I read Soundings by Hali Felt and learned that Marie Tharp and Bruce Heezen (scientist and co-worker and partner in every sense of the word with Marie) literally mapped the ocean floor. I had never heard of either one of them before this. Had no idea that Maria took the soundings gathered by Heezen and others at the Lamont-Doherty Earth Observatory and drew the map - drew the map!!! - of the ocean floor.
She was a cartographer of the ocean floor.
There is so much about Marie's career that blows my mind (here's a good overview in her obituary from Columbia University), but a couple of things stand out. First, is that she took data that had been sitting around for years and said "why don't we actually create a map from it?" (Basically.) And second that she looked at those maps and realized they were proving continental drift with the maps. Now, it seems obvious but then - the 1950s - it was heresy. (Even Heezen fought her initially.) But Marie hung in there and let the maps speak for themselves. Her work was irrefutable and could not be denied (though plenty of folks denied it for way too long.) She proved what poor Alfred Wegener had asserted in 1912 and she changed the field of oceanography.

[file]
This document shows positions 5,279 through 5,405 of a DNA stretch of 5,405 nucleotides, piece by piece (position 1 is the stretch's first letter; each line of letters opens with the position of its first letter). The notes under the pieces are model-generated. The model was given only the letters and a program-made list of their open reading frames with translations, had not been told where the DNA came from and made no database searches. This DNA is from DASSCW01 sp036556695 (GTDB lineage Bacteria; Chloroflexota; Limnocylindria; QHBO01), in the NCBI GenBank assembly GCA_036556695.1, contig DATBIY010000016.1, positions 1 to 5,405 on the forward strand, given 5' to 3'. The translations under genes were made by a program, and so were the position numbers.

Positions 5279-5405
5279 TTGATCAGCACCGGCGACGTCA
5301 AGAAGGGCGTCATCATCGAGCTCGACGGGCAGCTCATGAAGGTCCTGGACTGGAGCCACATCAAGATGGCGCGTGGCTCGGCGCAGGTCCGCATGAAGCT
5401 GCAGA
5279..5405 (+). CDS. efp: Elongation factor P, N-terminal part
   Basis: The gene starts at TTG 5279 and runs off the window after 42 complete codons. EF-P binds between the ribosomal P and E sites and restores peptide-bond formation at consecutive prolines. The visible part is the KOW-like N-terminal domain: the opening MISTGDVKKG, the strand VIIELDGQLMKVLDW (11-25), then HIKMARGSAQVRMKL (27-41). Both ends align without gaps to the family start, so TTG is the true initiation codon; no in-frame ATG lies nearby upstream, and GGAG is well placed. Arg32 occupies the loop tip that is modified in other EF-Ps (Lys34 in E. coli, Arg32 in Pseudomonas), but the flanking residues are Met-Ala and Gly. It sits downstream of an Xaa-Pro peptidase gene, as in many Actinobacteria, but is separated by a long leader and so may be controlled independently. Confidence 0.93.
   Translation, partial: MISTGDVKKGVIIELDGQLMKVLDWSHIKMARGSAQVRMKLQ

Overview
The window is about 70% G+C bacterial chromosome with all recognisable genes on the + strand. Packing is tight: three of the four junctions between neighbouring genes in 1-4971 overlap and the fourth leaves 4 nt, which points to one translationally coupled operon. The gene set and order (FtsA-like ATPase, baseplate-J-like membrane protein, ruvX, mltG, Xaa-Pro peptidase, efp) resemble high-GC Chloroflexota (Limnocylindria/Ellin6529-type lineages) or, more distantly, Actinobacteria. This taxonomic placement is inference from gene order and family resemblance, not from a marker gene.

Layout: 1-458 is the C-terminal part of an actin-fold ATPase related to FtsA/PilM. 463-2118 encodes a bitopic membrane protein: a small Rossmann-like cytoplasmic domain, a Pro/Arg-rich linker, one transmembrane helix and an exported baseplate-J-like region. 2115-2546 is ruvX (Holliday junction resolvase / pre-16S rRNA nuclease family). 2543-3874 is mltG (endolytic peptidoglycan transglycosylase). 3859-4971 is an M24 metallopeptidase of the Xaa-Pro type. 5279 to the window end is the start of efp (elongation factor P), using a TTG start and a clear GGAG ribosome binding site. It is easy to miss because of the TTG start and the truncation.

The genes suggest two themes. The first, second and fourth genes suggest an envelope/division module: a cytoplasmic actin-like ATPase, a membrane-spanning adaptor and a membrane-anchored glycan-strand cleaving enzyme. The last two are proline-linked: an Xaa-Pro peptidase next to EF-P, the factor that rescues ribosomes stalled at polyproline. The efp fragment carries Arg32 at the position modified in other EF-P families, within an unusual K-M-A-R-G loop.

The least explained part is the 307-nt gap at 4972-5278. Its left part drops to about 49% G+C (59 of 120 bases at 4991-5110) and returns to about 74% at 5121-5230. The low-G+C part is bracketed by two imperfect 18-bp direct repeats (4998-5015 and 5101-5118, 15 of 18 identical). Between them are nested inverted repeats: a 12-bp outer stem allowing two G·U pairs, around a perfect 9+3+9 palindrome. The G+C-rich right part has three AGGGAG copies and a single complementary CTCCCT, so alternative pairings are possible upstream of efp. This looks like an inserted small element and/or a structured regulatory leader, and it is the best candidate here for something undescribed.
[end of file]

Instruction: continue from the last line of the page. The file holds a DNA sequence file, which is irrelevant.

I bet you have never heard of Marie Tharp though.
Hali Felt has a great blog post about Marie and what she would have thought about her work largely being undiscovered during her lifetime (and the struggle of her professional life).
It makes me both sad and happy that the record has finally be set straight. Marie is not here to enjoy Soundings; she doesn't know she has been discovered. There are likely so many other stories like hers out there, lost and waiting to be found by a curious reader. We fill our heads with so much that doesn't matter; and we forget people like Marie who really did change the world.
[Post pic of Marie Tharp - the Lamont-Doherty Earth Observatory]